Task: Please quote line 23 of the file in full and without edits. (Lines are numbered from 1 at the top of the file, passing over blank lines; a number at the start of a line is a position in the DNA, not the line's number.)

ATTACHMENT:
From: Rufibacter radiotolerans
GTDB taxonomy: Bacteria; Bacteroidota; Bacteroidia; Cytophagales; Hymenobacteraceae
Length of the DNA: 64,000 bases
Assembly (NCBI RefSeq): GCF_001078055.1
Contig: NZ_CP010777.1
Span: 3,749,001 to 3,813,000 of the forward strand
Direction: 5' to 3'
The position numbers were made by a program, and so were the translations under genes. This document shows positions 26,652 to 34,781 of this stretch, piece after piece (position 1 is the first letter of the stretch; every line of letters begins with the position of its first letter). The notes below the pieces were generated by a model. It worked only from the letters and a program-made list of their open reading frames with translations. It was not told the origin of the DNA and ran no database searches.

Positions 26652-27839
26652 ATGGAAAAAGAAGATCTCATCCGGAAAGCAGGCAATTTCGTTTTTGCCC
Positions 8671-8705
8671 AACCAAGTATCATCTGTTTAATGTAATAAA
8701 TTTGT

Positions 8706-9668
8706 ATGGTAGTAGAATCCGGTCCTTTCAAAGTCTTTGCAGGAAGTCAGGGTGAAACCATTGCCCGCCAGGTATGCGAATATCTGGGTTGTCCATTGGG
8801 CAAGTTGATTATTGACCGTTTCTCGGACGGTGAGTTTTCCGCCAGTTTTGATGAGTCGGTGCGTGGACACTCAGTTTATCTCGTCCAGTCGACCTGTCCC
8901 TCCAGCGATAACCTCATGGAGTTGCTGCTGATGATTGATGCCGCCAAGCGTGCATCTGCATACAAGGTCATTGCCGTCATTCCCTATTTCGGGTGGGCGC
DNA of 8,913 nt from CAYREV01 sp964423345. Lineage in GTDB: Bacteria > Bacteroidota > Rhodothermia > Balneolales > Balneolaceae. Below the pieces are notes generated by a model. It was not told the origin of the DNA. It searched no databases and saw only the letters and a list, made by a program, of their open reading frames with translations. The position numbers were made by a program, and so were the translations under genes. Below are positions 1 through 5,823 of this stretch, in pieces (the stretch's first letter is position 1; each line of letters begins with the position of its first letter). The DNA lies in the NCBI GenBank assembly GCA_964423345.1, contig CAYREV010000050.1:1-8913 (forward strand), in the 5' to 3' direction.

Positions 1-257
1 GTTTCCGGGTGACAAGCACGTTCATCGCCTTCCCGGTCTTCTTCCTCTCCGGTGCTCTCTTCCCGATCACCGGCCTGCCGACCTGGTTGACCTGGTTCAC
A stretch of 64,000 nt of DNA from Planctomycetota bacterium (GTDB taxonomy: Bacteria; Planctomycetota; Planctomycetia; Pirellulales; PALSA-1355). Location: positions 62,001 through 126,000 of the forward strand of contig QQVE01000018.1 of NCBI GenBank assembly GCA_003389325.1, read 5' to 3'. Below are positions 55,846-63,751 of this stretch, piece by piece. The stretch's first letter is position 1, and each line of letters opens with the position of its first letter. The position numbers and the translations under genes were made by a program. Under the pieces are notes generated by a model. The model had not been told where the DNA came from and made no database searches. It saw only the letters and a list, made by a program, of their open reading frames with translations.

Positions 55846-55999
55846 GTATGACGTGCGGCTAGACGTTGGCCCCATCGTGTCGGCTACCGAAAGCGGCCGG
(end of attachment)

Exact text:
55846 GTATGACGTGCGGCTAGACGTTGGCCCCATCGTGTCGGCTACCGAAAGCGGCCGG